It's a debate that touches on cultural, economic, and educational issues. Should public schools in the U.S. teach only in English? Does such a requirement improve English learning and help children from different backgrounds intermingle? Does English-only instruction help students who are recent immigrants to be better prepared for college or employment? Or, might such policies slow the rate of English learning or even erode a student's sense of heritage?
These are complex questions that have no easy answers. This article provides a short overview of the English-only public school debate and focuses on current laws and policies. Information for consulting a lawyer is also provided below.
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The Debate over English-Only Instruction
Supporters of English-only laws argue that by allowing English-learning students to study in bilingual education programs, well-meaning schools actually do these students a disservice. The reasoning is that bilingual education programs inhibit their students' ability to learn English by allowing them to rely on their native languages in class. Proponents of English-only laws also argue that by requiring all students to learn and speak in one language, children are more likely to intermingle with each other, leading to well-rounded perspectives.
Opponents argue that it's inconclusive whether English-only instruction helps students to learn English more effectively than bilingual education programs. Supporters of bilingual programs believe that the programs meet the critical need of immigrant students for basic English instruction, and supporters further argue that putting students who speak little to no English into classes with native speakers only leads to mutual frustration. Some people question whether English-only instruction may lead some immigrant students to feel a loss of heritage.
English as the Official Language
While the federal government does not recognize an official language, roughly 30 states have passed laws designating English as the official language. A few states have gone further by requiring their public schools to teach only in English.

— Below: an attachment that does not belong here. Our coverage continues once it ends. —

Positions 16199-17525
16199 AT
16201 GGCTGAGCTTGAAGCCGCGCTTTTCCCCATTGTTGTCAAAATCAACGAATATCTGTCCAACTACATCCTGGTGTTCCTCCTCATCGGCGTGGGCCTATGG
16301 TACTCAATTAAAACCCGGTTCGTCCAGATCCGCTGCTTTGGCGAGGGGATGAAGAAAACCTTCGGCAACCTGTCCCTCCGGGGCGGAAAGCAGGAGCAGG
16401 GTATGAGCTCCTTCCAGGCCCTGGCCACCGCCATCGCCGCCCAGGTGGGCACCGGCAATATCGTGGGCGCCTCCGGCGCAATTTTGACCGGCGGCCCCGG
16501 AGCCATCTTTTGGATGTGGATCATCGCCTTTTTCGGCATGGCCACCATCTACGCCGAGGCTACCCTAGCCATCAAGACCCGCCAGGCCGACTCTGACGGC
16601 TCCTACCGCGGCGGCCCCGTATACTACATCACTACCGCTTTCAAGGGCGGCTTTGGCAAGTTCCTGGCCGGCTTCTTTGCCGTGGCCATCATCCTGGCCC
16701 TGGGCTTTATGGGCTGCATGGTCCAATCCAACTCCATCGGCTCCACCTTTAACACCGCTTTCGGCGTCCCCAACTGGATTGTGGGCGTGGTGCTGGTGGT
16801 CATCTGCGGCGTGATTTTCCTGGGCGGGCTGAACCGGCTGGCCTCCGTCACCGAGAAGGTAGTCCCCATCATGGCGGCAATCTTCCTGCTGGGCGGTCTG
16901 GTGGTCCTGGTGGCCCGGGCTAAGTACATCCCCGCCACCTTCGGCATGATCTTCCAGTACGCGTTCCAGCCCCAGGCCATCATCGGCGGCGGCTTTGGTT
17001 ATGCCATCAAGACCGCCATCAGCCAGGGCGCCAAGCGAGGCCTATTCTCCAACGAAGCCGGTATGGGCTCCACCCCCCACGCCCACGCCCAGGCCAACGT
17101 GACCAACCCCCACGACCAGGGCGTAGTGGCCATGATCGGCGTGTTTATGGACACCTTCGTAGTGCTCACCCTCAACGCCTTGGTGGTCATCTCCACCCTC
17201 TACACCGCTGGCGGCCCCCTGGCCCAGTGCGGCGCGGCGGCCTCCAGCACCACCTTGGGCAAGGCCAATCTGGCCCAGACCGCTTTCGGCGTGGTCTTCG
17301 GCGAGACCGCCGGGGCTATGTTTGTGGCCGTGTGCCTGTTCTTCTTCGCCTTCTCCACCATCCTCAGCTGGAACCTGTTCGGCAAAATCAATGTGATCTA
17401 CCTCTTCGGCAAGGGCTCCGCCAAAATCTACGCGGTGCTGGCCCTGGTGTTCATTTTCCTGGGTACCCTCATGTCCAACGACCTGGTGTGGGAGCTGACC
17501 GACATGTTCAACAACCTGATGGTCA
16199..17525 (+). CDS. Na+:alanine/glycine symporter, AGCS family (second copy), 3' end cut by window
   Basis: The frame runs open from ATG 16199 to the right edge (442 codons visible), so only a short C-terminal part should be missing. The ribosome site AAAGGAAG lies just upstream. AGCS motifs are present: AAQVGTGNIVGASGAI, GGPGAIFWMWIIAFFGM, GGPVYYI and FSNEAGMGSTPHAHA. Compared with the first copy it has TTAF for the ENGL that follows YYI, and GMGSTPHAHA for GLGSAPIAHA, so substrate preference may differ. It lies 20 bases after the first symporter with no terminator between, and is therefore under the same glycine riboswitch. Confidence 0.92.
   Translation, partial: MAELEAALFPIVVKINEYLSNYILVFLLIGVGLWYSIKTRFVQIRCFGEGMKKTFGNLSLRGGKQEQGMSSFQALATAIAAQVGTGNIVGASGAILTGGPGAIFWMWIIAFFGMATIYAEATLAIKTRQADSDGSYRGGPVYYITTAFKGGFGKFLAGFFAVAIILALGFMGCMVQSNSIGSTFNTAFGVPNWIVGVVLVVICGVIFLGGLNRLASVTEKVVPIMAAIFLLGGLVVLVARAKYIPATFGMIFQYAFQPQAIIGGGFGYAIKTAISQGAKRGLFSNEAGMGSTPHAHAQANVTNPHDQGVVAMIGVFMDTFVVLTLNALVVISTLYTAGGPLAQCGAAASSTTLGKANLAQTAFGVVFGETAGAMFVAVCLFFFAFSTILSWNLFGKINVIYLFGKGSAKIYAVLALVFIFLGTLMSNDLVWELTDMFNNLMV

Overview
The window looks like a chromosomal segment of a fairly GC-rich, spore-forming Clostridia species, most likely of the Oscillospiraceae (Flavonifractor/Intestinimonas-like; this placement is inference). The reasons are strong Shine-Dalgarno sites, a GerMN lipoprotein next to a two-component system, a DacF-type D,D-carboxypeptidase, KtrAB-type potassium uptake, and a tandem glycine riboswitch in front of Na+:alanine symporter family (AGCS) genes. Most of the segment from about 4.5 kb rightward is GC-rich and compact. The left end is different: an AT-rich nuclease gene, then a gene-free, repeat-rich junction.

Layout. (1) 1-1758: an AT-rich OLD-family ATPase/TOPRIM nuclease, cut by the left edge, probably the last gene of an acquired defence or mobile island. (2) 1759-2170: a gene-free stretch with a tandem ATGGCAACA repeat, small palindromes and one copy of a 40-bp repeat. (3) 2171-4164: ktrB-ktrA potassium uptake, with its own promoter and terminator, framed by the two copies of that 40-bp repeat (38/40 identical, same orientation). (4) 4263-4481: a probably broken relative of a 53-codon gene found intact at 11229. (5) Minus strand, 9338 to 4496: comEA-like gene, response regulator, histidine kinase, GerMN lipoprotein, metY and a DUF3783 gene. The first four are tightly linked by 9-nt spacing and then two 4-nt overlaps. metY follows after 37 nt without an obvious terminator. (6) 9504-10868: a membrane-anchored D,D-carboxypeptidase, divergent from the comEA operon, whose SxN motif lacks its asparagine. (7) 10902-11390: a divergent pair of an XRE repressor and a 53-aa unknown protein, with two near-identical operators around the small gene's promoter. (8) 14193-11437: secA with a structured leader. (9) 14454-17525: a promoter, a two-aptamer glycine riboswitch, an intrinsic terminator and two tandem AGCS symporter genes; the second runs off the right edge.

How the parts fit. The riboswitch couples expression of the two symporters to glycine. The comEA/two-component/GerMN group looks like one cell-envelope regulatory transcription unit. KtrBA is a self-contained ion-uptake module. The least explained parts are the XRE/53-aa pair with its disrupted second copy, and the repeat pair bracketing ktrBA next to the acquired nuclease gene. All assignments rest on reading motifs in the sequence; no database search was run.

English-only Education Laws
The federal government sets education standards and goals through laws such as the No Child Left Behind Act of 2001, and it occasionally uses the threat of reduced funding to compel states to comply. However, education policy and curriculum is set at the state and local level.
Only a few states have passed English-only education laws, although there have been failed efforts in other states. For example, in 1998, California voters enacted a proposition that requires the state's schools to teach only in English and to stop providing bilingual education programs, subject to certain exceptions. Although test scores of English-learning students rose after the proposition was passed, a report submitted to the California Department of Education after five years of review stated that there was no conclusive proof that English-only instruction was the cause of the rising scores. In 2014, California's legislature passed a law to end the state's experiment with English-only instruction (schedule to take effect in 2017).
Other states that have also passed English-only education laws include Arizona in 2000 and Massachusetts in 2002. However, Colorado voters rejected an English-instruction initiative in 2006, as did Oregon voters in 2008.
Note that while English-only laws have similar purposes, there are important differences in their scope and exceptions. For example, California's law (as mentioned, amendments will take effect in 2017 that end the English-only requirement) contains vague wording that some school districts interpreted as providing wide leeway to continue bilingual education classes. California's law also provides various waivers for parents who want their child to learn in a bilingual environment. On the other hand, Arizona's law is much tighter, stating that English is the language for public school instruction and containing a provision that allows school districts to deny waiver requests for bilingual instruction, without explanation.
Consulting With an Attorney
If you live in a state that has passed or is considering passing an English-only instruction law, an attorney can help you to understand the law or bill's application and how it may affect your child. For example, an attorney can explain your options if you want your child to receive instruction in a second language, and he or she can help you to prepare a waiver petition. You can consult with an attorney who specializes in education law through FindLaw.
Contact a qualified education attorney to help you navigate education rights and laws.